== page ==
ARTIFICIAL PNEUMOTHORAX IN FRACTURED RIBS
Journal of the American Medical Association (JAMA)
The patient was removed to the Misericordia Hospital, and a simple mastoid operation was performed. The cells were numerous and extensive, especially in the middle fossa and overlying the temporal bone, where they were more super¬ ficial. Free pus was found in these with granulations, but very little in the mastoid tip. The cells were thoroughly curetted to the plate, but neither sinus nor dura was exposed. Next day the temperature receded to normal and remained normal, and the patient was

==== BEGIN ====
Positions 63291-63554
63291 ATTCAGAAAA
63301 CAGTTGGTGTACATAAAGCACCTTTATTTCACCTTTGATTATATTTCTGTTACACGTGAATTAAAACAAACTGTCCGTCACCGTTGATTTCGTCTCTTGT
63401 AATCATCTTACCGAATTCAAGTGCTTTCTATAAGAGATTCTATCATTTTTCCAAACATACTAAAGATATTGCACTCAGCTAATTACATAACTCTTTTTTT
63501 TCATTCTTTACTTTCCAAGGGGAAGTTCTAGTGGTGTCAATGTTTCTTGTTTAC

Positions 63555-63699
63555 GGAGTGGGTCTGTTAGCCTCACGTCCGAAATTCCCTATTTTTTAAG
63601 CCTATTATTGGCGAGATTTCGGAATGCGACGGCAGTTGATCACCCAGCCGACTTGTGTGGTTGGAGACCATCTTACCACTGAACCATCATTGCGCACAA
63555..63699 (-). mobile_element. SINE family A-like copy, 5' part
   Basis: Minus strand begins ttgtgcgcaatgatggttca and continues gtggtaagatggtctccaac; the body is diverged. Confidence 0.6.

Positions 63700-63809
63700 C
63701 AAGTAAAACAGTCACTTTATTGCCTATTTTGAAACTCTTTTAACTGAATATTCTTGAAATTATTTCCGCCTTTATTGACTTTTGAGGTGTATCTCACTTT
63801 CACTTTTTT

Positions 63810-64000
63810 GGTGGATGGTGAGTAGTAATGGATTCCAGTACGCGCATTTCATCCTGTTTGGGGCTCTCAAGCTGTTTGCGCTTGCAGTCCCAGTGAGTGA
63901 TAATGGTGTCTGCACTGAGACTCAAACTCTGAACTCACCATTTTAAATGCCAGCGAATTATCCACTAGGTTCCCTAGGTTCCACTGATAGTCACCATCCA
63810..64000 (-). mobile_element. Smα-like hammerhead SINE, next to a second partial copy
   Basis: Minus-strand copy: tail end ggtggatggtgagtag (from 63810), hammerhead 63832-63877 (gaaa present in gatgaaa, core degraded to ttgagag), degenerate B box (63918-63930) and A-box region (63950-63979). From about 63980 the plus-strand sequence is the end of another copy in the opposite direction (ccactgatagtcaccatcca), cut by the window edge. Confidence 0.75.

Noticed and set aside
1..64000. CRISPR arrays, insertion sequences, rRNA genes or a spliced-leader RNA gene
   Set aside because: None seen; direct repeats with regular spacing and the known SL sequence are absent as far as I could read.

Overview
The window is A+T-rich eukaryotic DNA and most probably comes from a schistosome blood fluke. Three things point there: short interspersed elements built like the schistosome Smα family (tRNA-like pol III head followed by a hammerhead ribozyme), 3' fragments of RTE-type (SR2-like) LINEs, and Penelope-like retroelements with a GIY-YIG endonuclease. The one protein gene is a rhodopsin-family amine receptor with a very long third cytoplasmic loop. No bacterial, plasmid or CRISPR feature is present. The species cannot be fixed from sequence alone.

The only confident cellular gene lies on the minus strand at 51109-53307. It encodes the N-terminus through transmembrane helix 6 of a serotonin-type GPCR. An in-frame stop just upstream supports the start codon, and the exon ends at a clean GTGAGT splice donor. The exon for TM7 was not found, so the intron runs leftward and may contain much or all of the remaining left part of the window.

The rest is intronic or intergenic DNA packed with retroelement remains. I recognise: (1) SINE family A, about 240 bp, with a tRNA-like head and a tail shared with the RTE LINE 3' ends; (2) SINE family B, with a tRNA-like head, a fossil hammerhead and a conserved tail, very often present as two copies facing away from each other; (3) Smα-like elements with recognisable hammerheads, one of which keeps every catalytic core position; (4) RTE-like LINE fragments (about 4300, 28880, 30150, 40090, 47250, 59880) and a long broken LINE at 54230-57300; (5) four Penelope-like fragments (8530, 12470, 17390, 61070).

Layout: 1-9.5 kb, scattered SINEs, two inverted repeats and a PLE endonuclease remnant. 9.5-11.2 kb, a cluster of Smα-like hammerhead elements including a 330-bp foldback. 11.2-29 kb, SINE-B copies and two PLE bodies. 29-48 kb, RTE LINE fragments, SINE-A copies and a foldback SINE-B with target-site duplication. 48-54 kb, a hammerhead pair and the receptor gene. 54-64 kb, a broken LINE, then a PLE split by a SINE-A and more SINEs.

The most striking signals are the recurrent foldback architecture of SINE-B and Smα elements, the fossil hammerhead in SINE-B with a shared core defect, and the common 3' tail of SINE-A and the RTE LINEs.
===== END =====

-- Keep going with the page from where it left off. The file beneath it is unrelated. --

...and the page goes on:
... he patient was apparently making an uneventful recovery. The mastoid wound was looking fine, with a diminution of discharge and no discharge from the canal. However, March 4, that is, ten days from the date of the operation, I was informed that the patient was having a con¬ vulsion. When I arrived at the hospital an hour later, the boy was still in convulsions. He was in a deep coma, with respiration only at great intervals, and then a convulsion, which was more or less generalized. The patient had been in good condition until about an hour previous to the attack, when he tried to ask for the urinal bottle, which he seemed to recognize but could not name. There had not been chills or headache. The respiration and pulse rates were normal. There was some difference of opinion as to whether the con¬ vulsions in the beginning were more right sided than left sided. There was no history of any former attacks of epilepsy, and the family history was negative. Oxygen was given while the operating room was being put in readiness. With the history of the word aphasia symptom and the con¬ vulsions probably due to a local meningeal edema, I per¬ formed a decompression. There were no adhesions of the dura, but a slight discoloration ; my light was poor at this time, but the case was urgent. The middle fossa was uncovered and the temporal plate removed, about an inch in diameter, extending directly over the ear. A vertical linear incision was made through the dura about an inch in length. This released what appeared to me as coffee-ground blood, with a small piece of organized clot or slough. A grooved director was passed forward, inward and backward in the brain substance in the various directions in the effort to locate an abscess, but with no success. A cigaret drain was inserted and the wound left open. In the afternoon of the same day the patient had apparently regained his normal self. His reflexes were normal and equal. His conversation was coherent and rational. There was no aphasia or ocular nys¬ tagmus. At this time Drs. D'ench and Garretson were called in consultation. The fundi were negative. There was no nystagmus. All reflexes were normal. Those of both upper and lower extremities were slightly exaggerated, but normal. Abdominal and cremasteric reflexes were normal and equal. The muscle tonus was normal throughout. Sensation (tactile, pain, temperature and muscle sense) was normal. On exami¬ nation, the right ear at this time proved to be normal. Urinalysis was negative. Examination of the spinal fluid and blood gave a normal cell count and negative Wassermann reaction. At the end of four days the patient continued nor¬ mal with no elevation of temperature. The drain was com¬ pletely removed at this time, having previously been shortened or successive dressings. There was no pus or exúdate coming from the wound. March 10, in the morning, there was a distinct hesitation in the patient's speech, rather stumbling in character, with irrelevent and monotonous phrases. He spoke of seeing his father, who had died shortly after the boy's birth. There was no nystagmus, over pointing or stiffness of the neck. The reflexes were normal. There was no deviation of the tongue or twitching of the mouth. The condition remained about the same during the day except for continued motor aphasia with an inclination to vomit. However, at 6 o'clock the same even¬ ing they informed me that he was again having convulsions. I reached his bedside, about forty-five minutes later, when the patient was having convulsions at intervals, but was not in the deep comatose state that he had been in at the previous attack. His contractions were evidently right sided, involving the face and the limbs. He was immediately removed to the operating room, where I extended the removal of the temporal bone on a line with the supra-orbital ridge and about 1 inch in front of the ear. A new vertical linear incision was made, and a grooved director passed forward and downward about an inch toward the frontal'convolutions. At the second passing, a teaspoonful of rather blood-stained pus was exacuated. A cigaret drain was placed. The next day the temperature was about 101 to 102. The reflexes were normal and the patient was fully oriented. The second day the tem¬ perature was still at 102. In the morning, when the drain was removed, a considerable amount of thick exúdate was found behind it. . Instead of replacing the cigaret drain, I rolled and inserted a small piece of rubber at the base of the abscess. Following this the rubber drain was removed twice daily and the patient's temperature dropped to about 99. About this time he developed pain in the eye. Dr. Conrad Berens, Jr., reported vision 20/15 and normal fundi. Two days later the patient developed another slight rise in temperature, which was due to the development of an abscess beneath the tem¬ poral muscle. This was readily drained, and the tempature dropped to normal and remained so until his complete resolu¬ tion, April 19. No hernia had developed in this case, and the hearing was 20/20. Up to about a week ago when I last heard from this patient he was in good health and apparently quite normal. COMMENT Acute brain abscess cases rarely complicate acute otitis media, and even less so the epileptiform attacks. If an abscess has been located and drainage established and maintained, resolution is the natural course, if located early enough. Of course, there is always the possibility of the abscess ruptur¬ ing, inundating the ventricles or the subarachnoid space, and causing a suppurative meningitis. At the first" decompression the symptoms pointed more to an abscess or pressure of the sensory speech center of the left temporosphenoidal lobe, while the distinct motor speech symptoms prior to the second attack made it evident that further involvement existed, farther forward in the frontal lobe. It seemed to me that the simple rolled rubber drain proved most effective in maintaining the drainage. This, of course, was gradually shortened, allowing granulations to fill in from the bottom and to wall off the meninges.